Doing a homestay program abroad is a fabulous idea in theory: learn a foreign language, immerse yourself in a different culture, enjoy home-made local cuisine, and even save some money. But as those of us who have had college roommates know, cohabitation can be a beast, even with the nicest of people. Add to that a mix of foreign language mishaps, unfamiliar customs, strange climates, differing personalities, and exotic food, and you’ve got a potential cross-cultural disaster on your hands.
Like anything else in life, homestays have their pros and cons. If you have decided that the pros outweigh the cons in your case and are planning to take the plunge, then it’s time to start preparing yourself for exciting journey ahead. So what can you do to not only survive your homestay abroad, but squeeze every bit of potential joy from the experience? Let’s explore the do's and don’ts of homestay programs, supported by my own personal experience living with a host family in Cartagena, Colombia and plenty of anecdotes (good, bad, and ugly) from fellow travelers.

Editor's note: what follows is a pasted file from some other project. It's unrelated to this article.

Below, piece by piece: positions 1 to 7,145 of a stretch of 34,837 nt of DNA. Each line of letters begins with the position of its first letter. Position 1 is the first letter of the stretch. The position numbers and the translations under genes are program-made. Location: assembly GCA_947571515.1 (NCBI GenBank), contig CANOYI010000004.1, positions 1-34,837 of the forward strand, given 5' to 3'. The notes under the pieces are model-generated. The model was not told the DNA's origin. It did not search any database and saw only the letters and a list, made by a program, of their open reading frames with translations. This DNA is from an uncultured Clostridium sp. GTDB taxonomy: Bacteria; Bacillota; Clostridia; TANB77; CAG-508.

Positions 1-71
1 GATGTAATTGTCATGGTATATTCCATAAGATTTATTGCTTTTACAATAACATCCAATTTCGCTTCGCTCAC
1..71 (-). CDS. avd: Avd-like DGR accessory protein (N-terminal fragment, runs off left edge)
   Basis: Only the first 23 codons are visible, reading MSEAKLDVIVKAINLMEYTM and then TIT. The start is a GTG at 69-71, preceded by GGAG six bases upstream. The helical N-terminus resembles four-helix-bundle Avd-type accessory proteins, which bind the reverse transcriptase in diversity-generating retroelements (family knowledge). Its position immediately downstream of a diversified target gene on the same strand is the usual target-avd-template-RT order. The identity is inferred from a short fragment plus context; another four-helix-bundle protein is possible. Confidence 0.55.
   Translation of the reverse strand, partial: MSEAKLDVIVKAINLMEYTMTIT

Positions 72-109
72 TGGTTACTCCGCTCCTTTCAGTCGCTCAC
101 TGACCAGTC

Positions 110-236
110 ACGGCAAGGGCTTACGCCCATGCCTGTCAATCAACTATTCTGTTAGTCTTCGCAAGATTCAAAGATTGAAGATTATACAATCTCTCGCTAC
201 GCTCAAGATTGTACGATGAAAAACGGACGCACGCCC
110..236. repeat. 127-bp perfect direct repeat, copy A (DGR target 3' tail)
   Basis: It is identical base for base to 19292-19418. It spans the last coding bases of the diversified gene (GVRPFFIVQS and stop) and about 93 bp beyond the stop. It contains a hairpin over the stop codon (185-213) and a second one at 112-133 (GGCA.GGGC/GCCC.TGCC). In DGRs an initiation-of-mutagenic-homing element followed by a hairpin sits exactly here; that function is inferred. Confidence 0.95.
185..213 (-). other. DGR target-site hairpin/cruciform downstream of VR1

Tips for What to Do in a Homestay Program
Because you are living in someone else's house, in a different country, chance are that things will be done differently than your house. However, if you are able to cooperate and listen you your host family while you are a guest, all should go smoothly.
Do make your needs known
Give some serious thought to your application forms with the organization (whether it be a language school or a volunteer program) that will be linking you up with a family. Are you deathly afraid of dogs? Are you a vegetarian? Are you allergic to curfews? The more you communicate with the organization, the better equipped they will be to match you up to a suitable host family.
Do join them for meals
Most host programs will give you the option to include meals in your homestay. I recommend joining your family for at least one meal each day, both to enjoy home-made local cuisine and to enjoy the conversations that meals inspire.
Do talk about the “rules” within the first few days